Many books on game design have a chapter, usually early on, that
wrestles with putting a definition to the term “game”. Since that’s
something for which we all have a pretty intuitive sense, it’s
surprising how broadly our definitions of it can diverge. Try it!
You’ll find it’s pretty difficult to come up with that ideal string of
words that are true for everything we call a game, but which also
clearly exclude those things that aren’t games. For example, you might
game is a fun activity.” Hmm, well I’ve been to parties that were fun
activities but that weren’t games. I’ve also played some games that
weren’t fun. When I was in fourth grade all of the boys in my class
would spend recess simulating pro-wrestling matches, which I personally
found to be just plain painful. But I’d have to admit that the
shortage of fun didn’t stop it from being a game.
- “A game is a
rules-based form of play.” It’s certainly true that all games have
rules, no argument there. But so do computer programming languages,
highways, and sessions of Congress.
- “A game is a frivolous
diversion from the real world.” No, that can’t be right. Militaries
stage games to simulate conditions of war, which is about as far as you
can get from a frivolous pursuit. A blackjack table is a game, but
since the players are putting up real money it can have very tangible
impact in the real world.
I think the difficulty stems
from impulse to tackle the problem using a straighforward Webster’s /
OED approach, which only works until you find one example to the
contrary. I vow never to try to do that. Instead, it’s a little
easier to describe the characteristics that, taken together, comprise a
gameplay experience (sort of a cheapo approach). In the past, I’ve
found some success with these three characteristics of all games:
- Static objectives. One or more explicit, measurable conditions that all players are trying to reach.
- Environmental constraints. The things and places that enable play.
Think of cards, dice, checkerboards, and football fields. These set
hard limits on what people can do: a deck of cards only has four aces,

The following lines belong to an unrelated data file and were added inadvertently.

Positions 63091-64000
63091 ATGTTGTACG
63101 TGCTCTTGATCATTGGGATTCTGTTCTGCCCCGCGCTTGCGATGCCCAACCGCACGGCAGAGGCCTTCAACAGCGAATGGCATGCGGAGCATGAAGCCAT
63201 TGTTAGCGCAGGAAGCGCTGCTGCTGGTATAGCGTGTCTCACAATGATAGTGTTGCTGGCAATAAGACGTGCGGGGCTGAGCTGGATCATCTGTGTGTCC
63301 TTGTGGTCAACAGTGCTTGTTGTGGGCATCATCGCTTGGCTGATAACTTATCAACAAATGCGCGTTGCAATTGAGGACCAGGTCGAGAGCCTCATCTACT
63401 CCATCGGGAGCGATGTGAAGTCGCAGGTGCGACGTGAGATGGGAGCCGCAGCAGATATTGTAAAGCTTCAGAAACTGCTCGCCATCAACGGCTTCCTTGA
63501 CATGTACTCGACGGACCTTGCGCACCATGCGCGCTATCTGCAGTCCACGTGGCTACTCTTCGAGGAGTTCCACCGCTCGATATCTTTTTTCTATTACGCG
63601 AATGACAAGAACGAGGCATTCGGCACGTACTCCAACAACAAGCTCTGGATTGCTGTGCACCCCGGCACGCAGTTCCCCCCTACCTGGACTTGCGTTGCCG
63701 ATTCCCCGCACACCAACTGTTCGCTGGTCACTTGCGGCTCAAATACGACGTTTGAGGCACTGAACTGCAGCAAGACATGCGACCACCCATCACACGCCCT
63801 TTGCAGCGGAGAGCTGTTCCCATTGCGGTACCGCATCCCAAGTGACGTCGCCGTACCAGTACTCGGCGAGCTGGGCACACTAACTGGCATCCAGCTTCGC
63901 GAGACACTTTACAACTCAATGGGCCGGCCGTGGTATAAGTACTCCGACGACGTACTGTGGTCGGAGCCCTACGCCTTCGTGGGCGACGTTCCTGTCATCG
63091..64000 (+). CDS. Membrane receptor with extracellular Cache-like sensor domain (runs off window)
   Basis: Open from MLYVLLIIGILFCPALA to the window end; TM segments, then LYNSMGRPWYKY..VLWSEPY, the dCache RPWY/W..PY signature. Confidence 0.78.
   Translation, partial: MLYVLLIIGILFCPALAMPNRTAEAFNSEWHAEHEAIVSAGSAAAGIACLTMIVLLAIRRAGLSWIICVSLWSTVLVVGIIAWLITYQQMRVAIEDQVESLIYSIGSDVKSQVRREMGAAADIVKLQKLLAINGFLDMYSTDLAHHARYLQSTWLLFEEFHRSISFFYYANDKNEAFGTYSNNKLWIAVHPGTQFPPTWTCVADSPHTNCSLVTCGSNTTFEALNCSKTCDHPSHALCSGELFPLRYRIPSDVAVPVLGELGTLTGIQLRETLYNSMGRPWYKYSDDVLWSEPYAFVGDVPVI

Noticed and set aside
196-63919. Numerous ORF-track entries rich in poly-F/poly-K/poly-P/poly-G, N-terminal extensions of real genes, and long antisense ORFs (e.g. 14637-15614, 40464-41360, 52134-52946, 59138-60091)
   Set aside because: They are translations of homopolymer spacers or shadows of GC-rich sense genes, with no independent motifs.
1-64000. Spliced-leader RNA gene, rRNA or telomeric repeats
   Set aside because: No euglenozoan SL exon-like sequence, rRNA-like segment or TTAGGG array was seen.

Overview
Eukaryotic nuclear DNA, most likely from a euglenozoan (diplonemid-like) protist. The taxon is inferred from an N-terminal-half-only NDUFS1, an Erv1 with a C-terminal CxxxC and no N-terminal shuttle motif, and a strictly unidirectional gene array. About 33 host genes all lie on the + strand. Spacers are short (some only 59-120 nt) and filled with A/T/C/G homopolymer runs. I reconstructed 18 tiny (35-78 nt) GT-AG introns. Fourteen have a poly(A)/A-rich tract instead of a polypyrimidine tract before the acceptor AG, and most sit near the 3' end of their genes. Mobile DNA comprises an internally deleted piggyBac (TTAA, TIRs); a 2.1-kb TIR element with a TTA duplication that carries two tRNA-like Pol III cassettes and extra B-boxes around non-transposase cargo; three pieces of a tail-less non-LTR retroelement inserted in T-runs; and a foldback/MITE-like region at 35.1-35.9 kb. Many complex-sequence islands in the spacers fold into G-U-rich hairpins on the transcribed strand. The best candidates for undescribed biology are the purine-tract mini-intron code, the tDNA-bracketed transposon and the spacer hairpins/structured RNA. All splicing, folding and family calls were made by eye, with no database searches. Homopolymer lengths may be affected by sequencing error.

no matter how much you might need a fifth one.
constraints. AKA, the rules. These are the intangible limits on what
people can do. There’s nothing that keeps the players following these
constraints, except for the fact that they all agreed they would.
it. Those three things are true of any game under the sun. Also,
anything where those three characteristics are present must necessarily
be a game. You’ll notice that makes it a pretty expansive way of
thinking about games, and the characteristics could easily encompass
things we wouldn’t normally identify as games. Education, financial
planning, and even work would be caught in a net that wide. That’s by
design! I really believe that many mundane, everyday experiences can
be understood as games, even if we’re not used to thinking of them that
way. And in turn, they can benefit from the elements of design that
make games compelling and enjoyable.
Jesse Schell (who wrote a
fantastic book called “The Art of Game Design”) gave a very
at the DICE Summit in Las Vegas last week, where he suggested
integrating game design into the littlest things people do every day.
Brushing your teeth. Eating breakfast cereal. Riding the bus.
Reading a book. He suggests that all of these things can be detected
through sensors and engineered to earn you points, achievements, or tax
credits. Absurd? You bet. Schell’s deliberately overshooting the
mark to invite us to stretch our imaginations beyond the traditional,
limiting definitions of “game”. Somewhere short of remote toothbrush
surveillance is a much more compelling way to do Quicken, Outlook, or
If Schell’s proposals seem absurd, it’s more because
we’re unaccustomed to them than because of any real-world barriers to
actually bringing them to fruition.
Leave a Reply